Eggs Benedict with Sundried-tomato Polenta Cakes, Avocado and Yogurt Hollandaise
Image by Jasmine Pahl
A perfectly made Eggs Benedict is the best kind of comfort food
The perfect, gluten-free eggs benny is surprisingly easy to whip up
During my twenties, a disproportionately large number of my Saturday and Sunday mornings were spent curled into a red pleather booth across from my friend Karen at the Tomato Café in the Cambie Village.
We drank Americanos with soy milk and honey, hashed out the gory, glorious details of the night before and waited, heads throbbing a little, for Eggs Benedict with Yogurt Hollandaise.
The dish was rich enough to give our hangovers a good scare but wholesome and light enough that we didn’t have to go home and roll back into bed.
When the Tomato moved to West Broadway and then finally closed, I channeled my wistfulness into re-imagining our favorite dish into one that’s gluten-free, ever so slightly more elegant but down to earth enough to eat while I’m hashing out the gories with a girlfriend, because some things never change.
- 2 cups prepared polenta (I use Bob’s Red Mill Corn Grits. If you’re making from scratch rather than using leftovers, use the package directions for cooking grits as this doesn’t require adding extra fat.)
- 8 sundried tomatoes, chopped (If you use the ones that come soaked in oil, soak up as much of the oil as you can on a paper towel or coffee filter. If you use dried, soak in hot water for 1-2 hours ahead of time and dry well.)
- Warm, filtered water
- Butter to grease the skillet
- 3/4 cup good quality Greek yogurt (I use Liberty non-fat as I find it keeps the Hollandaise from tasting sour.)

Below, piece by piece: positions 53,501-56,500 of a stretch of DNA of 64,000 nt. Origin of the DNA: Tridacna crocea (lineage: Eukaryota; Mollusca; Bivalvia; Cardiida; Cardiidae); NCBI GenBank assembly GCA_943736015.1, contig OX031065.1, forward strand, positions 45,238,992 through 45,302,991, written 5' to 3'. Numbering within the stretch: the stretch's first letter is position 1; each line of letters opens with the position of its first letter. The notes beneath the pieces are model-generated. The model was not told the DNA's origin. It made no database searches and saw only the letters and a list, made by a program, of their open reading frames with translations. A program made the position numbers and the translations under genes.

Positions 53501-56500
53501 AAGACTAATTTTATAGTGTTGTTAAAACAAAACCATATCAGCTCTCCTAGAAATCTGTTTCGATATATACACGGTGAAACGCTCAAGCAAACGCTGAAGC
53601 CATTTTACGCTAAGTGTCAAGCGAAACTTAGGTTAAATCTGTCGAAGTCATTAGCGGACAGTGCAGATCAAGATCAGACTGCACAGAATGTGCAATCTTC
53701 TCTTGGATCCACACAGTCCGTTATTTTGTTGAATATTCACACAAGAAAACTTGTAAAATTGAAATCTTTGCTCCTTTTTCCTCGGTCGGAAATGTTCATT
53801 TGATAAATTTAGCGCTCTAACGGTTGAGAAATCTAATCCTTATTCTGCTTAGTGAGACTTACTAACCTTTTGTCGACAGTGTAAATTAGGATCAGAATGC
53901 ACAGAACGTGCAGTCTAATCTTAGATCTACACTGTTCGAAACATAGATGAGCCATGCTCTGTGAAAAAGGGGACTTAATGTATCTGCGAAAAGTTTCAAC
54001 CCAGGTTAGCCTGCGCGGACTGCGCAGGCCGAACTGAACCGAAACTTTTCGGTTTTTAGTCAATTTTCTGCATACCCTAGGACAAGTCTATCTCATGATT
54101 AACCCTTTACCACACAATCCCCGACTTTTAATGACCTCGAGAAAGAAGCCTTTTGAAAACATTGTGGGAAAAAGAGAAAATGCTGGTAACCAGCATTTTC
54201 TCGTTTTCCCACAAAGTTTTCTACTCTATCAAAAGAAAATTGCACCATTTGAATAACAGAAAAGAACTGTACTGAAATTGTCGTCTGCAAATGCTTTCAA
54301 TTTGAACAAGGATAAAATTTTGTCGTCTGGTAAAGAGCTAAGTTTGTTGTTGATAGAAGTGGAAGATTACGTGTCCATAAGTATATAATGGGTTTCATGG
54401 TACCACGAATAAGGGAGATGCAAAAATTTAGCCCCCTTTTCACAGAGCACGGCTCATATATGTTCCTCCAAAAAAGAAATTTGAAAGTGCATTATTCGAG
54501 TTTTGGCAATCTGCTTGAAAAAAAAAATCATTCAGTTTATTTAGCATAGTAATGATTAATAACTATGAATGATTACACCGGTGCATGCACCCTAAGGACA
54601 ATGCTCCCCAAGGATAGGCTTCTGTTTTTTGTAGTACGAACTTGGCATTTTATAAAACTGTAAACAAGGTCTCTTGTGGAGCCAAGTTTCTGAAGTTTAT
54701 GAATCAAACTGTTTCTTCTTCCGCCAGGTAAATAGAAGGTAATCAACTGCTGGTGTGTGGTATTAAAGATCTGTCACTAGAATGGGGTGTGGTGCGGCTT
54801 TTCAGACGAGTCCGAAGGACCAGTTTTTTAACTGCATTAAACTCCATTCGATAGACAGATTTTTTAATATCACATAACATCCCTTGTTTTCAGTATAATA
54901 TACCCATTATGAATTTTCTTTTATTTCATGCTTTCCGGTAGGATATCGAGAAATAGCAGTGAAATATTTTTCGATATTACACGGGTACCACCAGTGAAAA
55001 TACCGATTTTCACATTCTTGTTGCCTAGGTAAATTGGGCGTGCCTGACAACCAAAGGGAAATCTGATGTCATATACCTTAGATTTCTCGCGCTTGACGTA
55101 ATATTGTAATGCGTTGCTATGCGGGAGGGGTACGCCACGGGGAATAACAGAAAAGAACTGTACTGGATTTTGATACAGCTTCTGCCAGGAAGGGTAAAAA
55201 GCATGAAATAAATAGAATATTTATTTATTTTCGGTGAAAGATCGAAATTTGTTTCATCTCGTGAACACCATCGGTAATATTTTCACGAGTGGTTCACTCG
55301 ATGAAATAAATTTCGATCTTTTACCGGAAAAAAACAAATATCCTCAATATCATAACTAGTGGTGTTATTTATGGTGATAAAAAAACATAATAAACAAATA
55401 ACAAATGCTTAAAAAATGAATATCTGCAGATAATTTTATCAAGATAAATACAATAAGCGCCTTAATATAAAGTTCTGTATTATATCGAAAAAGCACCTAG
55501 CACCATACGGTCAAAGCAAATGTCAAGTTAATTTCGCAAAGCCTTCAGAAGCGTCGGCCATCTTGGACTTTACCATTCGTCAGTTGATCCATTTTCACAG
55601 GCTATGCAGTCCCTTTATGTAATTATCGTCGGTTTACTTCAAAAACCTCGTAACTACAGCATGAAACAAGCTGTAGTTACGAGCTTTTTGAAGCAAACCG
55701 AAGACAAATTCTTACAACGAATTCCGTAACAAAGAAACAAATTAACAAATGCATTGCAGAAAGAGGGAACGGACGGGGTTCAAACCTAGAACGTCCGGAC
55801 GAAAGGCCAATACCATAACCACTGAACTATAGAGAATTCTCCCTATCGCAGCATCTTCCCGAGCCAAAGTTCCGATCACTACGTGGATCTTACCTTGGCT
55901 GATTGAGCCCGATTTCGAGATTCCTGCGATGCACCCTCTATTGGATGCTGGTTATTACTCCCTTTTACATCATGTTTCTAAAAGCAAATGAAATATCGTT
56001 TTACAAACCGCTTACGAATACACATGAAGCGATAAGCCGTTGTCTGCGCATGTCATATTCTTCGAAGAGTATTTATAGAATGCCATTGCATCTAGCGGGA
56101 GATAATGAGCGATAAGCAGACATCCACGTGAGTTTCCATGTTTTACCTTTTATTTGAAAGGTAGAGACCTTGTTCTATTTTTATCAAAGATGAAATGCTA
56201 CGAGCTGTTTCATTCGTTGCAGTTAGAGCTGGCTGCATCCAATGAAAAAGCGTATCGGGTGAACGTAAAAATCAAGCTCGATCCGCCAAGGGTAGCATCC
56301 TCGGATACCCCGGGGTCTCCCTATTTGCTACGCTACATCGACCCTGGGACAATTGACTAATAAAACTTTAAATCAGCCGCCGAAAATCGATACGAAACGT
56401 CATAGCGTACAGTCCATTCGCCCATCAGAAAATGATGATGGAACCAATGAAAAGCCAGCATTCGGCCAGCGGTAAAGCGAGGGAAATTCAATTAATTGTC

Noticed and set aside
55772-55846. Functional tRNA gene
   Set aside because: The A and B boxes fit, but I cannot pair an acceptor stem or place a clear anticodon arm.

- 3 egg yolks
- 2 teaspoons lemon juice
- 1/2 teaspoon salt
- 1/2 teaspoon Dijon mustard
- 2 big pinches white pepper
- Big dash of hot sauce (I prefer the Valentina brand.)
- 8 poached eggs
- 1 avocado, thinly sliced for garnish
- Fill a medium saucepan or the bottom of a double boiler about half full of water. Turn it on high. When it boils, reduce to a simmer.
- Meanwhile, in a medium metal bowl or the top of a double boiler, whisk together the yogurt, yolks, lemon juice, mustard and white pepper.
- Reduce heat and place the sauce over the simmering water.
- Switch to a wooden spoon and stir constantly for 5-7 minutes or until the sauce thickens enough to coat the back of the spoon.
- Let stand for up to one hour, re-heat gently over double boiler if necessary.
- Preheat oven to 200 degrees.
- In a large bowl, mix the polenta with the sundried tomatoes.
- Mix in warm water a teaspoon at a time until there are no lumps, the tomatoes are evenly distributed and the polenta can be formed into cakes.
- Loosely form small patties that are about the size of a deck of cards.
- Heat a large skillet (I prefer cast iron) to medium high.
- When it is hot, add butter or oil and distribute evenly on the surface of the skillet.
- Place polenta cakes in skillet and cook until firm but a little crumbly and lightly golden, 3-4 minutes per side. Turn very gently.
- Place them on a plate in a warm oven covered loosely with foil.
- Poach your eggs.
- Arrange two polenta cakes on a plate.
- Top each with three thin slices of avocado, one poached egg and about two tablespoons of hollandaise per egg.
- Serve immediately.
Serves four with two eggs and two cakes each.